Tag Archives: solo female hiking morocco

Morocco in Pictures

Tangier

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Fes

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Marrakech

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High Atlas Mountains

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Meknés

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Ferry from Tangier, Morocco to Sete, France

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Morocco

Ten days ago my mom and I landed in Tangier, Morocco after a short ferry ride across the choppy Straight of Gibralter. On the way from the train station in Algeciras, Spain to the ferry terminal we got a little preview of what was to come in Morocco. One man, then 2, then 3 all telling us – loudly and enthusiastically insisting and gesturing actually – that the ticket offices were closed and we had to get tickets back on the other side of the street. Well… we kept on walking and they weren’t closed, of course. I have subsequently heard “It’s closed! Closed! Square [palace, market, substitute whatever tourist destination] other way!” more times than I can count. Young dudes are hanging all around the ancient walled cities – called medinas – trying to get tourists to think they’re lost (half the time we are, but when you have nowhere to be, it’s hard to get lost!) and then guide them to a destination and demand a hefty tip. Walk by any store or restaurant and someone greets you in French or English or Spanish trying to tempt you into their lair. It’s pretty much a given that you’re getting charged way too much for everything and bargaining for something usually brings the price down at least half or more from the original price. And being without a man definitely doesn’t help as far as attention and shout outs go. Ahhh to be a tourist in Morocco! Onto the good stuff…

Morocco is absolutely captivating. It is very Muslim, yet diverse, and quite traditional as far as people’s dress goes, even in the three big cities we have visited – Tangier, Fes & Mareakech. Multiple times a day I am taken aback by how exotic it is here. I often feel as though I could be walking through an ancient archway today or two hundred years ago and it wouldn’t be so different. The sounds of Arabic and Berber fill the streets. French is taught to everyone in schools and widely understood, though not commonly spoken everyday between natives. Music with a melodious and nasally flute, hollow lolling drums and rhythmic singing floats effortlessly amongst the chatter of life and commerce. The food is delicious. Cumin, cous cous, slow-braised lamb and chicken, flatbreads, olives and preserved lemon are recurring themes in both street stands and upper end restaurants. Shops selling mounds of decadent honey-soaked sesame and filo dough sweets dot the market streets. Fresh fruit is gorgeous, plentiful and cheap. Booze is hard to find and pricey to buy when the search is successful. The architecture is old. Crenelated towers and minarets dot the skyline and ancient walls and layers of multi-storied buildings with smooth mud façades are an understated yet powerful backdrop; a constant reminder of the long histories that have played out here. The palaces are grand; the tilework, and painted wood carving mindbogglingly intricate and colorful. The mazes of cobblestone streets inside the desert-colored stone walls of the medinas and old souks (markets) are barely wide enough for shoppers to negotiate during the busy evening time around sunset. Yet donkeys, bicycles, motorbikes, shopkeepers, pedestrians and all the wares being presented and carried to and fro somehow all find their way to their destination. The smells are everchanging and transporting. From eucalyptus being carved into furniture to red peppers roasting for the midday meal to wood fires being stoked to bake bread to fresh figs being sold from a cart passing by; from subtle to arrestingly strong, the smells of the streets are a constant sensory delight. Colors are bright and bold, set to a sand-colored background.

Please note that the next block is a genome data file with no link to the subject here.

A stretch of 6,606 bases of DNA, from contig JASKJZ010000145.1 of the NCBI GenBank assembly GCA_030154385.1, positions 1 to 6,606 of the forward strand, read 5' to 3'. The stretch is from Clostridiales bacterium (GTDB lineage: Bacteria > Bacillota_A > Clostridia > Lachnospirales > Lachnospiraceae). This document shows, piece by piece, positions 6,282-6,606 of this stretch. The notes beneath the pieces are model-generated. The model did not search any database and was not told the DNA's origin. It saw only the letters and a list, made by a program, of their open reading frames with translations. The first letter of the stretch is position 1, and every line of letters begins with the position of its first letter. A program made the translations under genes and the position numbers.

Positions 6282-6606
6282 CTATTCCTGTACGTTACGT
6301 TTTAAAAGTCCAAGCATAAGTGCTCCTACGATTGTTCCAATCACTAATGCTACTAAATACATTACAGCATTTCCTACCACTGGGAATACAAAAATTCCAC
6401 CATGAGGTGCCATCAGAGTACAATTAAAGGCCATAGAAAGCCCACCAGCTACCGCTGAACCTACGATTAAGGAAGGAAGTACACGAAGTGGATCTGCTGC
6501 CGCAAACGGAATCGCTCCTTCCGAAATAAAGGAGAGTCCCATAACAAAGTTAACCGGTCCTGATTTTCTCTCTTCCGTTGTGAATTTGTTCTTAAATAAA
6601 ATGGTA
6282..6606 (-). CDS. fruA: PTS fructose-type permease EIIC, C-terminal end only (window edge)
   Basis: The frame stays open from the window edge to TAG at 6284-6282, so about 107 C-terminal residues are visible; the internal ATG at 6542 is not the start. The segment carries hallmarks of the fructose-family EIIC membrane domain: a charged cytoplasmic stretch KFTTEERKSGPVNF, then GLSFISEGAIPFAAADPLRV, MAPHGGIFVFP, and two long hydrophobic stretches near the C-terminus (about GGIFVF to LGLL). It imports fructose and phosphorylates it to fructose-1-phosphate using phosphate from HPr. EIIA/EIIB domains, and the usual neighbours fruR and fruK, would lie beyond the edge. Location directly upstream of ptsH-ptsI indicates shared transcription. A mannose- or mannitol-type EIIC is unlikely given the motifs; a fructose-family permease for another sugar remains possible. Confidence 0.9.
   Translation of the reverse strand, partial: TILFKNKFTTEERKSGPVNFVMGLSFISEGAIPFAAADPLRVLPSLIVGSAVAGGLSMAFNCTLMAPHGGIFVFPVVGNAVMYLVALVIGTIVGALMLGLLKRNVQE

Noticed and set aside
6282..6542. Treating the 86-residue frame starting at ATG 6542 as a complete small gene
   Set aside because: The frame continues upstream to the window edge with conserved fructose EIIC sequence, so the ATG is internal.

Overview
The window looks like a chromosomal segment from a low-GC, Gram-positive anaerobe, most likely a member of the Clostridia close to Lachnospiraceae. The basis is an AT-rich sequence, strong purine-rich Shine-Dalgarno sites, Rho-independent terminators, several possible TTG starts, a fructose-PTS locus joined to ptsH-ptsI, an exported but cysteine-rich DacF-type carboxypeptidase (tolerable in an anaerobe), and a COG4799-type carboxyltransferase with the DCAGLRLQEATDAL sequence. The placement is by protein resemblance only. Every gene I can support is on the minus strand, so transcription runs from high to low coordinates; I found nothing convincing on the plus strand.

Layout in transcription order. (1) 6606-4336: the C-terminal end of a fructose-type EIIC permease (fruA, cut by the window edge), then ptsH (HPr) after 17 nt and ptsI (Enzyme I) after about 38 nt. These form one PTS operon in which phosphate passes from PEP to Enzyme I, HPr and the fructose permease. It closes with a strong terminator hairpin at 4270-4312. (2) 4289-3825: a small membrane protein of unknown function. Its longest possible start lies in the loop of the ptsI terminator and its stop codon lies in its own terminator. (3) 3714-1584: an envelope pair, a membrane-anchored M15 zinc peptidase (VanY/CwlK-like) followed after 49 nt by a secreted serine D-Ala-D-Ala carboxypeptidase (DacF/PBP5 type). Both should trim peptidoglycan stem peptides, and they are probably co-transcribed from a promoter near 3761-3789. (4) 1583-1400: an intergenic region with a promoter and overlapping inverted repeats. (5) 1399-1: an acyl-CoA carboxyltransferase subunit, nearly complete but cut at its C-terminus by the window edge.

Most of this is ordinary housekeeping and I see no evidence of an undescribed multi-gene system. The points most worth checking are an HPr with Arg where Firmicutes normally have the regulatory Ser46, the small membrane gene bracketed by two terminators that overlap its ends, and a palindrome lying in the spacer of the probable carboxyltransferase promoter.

Just outside the medina walls life speeds up a bit more. The streets widen to allow for cars and trucks to zoom by. Scooters weave in between taxis loading passengers, mothers holding their children’s hands as they cross the busy streets and men pedaling old bicycles laden with awkwards bags filled with who knows what. The sidewalks outside the medina walls are sprinkled with beggars, fruit and sunglass sellers and women selling freshbaked flat round breads sprinkled with cornmeal. Cafes are open to the streets and filled with men drinking espresso and sweet mint tea, discussing life and watching the scenes of life pass by.

We’ve spent the majority of our time in and around the old cities, opting to avoid largely the “Ville Nouvelle” section of the cities, so mine is a biased account to be sure. I live in a monde nouvelle though. No need to visit the new world here.

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